NEW YORK: A UN committee on human rights has approved a resolution urging Iran to stop its widespread use of arbitrary detention and expressing serious concern at its “alarmingly high” use of the death penalty.
The General Assembly’s Human Rights Committee adopted the resolution by a vote of 85-30, with 68 abstentions. It is virtually certain to be approved by the 193-member world body next month.
The resolution “strongly urges” Iran to eliminate discrimination against women in law and practice and expresses “serious concern about ongoing severe limitations and restrictions on the right to freedom of thought, conscience, religion or belief.”
It singles out violations including harassment, intimidation and persecution against religious minorities including Christians, Gonabadi Dervishes, Jews, Sufi Muslims, Sunni Muslims, Yarsanis, Zoroastrians and members of the Baha’i faith — and urges the release of religious practitioners including Baha’i leaders.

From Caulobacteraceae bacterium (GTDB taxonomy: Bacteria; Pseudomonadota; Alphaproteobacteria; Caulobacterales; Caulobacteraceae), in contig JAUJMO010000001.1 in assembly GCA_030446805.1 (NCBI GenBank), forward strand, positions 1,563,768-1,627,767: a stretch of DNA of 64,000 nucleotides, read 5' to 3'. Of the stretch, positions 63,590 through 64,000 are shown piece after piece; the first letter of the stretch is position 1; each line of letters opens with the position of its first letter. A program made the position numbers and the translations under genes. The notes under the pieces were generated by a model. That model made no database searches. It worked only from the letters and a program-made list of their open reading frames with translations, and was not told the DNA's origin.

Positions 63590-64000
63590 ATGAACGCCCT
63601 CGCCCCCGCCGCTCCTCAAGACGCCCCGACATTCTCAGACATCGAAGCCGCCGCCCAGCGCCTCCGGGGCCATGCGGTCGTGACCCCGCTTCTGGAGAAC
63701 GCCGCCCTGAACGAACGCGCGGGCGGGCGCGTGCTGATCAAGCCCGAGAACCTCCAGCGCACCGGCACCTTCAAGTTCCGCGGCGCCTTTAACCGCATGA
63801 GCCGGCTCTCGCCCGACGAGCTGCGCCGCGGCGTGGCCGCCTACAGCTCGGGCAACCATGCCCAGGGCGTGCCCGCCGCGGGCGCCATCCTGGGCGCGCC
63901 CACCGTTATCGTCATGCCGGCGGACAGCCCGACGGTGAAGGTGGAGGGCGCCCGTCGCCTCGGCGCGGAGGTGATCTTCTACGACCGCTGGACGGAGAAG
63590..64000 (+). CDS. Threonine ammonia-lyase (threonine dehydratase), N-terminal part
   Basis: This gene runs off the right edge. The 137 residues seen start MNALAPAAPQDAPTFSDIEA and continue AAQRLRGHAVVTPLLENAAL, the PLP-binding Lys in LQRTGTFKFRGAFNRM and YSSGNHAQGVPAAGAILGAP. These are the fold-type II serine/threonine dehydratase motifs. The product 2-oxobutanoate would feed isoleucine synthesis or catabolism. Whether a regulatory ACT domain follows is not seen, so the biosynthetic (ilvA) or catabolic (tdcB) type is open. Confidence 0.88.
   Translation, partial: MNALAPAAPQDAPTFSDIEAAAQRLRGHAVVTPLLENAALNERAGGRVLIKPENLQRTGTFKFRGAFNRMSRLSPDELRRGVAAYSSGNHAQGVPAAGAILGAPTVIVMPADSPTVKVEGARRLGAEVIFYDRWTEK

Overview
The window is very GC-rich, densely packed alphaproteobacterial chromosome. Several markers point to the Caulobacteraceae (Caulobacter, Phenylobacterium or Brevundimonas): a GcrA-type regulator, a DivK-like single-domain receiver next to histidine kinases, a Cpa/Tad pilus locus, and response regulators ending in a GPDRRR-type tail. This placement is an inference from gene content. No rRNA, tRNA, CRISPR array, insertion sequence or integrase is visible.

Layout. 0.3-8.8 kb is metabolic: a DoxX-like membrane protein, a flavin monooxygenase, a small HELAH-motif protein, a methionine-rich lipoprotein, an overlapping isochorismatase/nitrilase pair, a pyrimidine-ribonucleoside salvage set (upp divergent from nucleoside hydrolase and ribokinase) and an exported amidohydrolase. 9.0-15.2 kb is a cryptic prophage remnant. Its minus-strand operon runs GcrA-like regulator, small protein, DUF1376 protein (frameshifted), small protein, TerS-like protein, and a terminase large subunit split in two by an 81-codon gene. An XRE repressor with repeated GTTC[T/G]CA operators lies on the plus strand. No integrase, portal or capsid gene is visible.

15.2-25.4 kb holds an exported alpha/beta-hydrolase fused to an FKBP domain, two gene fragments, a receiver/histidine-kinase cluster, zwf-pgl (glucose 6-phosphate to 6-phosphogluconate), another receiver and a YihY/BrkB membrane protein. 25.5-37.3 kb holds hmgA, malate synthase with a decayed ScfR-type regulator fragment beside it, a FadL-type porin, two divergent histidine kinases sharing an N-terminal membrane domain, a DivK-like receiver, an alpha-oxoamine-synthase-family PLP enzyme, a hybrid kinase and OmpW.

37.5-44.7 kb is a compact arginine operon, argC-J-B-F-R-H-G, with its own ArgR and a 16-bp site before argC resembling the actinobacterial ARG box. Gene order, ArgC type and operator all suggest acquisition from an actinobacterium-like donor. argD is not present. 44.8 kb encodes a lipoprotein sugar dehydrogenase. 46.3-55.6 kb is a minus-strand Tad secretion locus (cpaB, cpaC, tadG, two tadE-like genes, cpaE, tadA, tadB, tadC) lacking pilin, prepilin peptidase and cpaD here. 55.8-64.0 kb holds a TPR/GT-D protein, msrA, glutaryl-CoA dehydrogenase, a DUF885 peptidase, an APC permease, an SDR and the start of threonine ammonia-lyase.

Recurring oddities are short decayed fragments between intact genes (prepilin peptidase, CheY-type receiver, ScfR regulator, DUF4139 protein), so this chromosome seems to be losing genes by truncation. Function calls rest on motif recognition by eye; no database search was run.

Ambassador Abdallah Al-Mouallimi of Saudi Arabia said: “The Iranian people continue to suffer under a regime that does not respect human rights, that denies freedoms, that persecutes religious and racial minorities.” He called on Iran not “give shelter to terrorists.”
The resolution, sponsored by Canada, also calls on Iran to end “widespread and serious restrictions” including on freedom of assembly of political opponents, human rights defenders, labor leaders, environmentalists, academics, filmmakers, journalists, bloggers, social media users and others.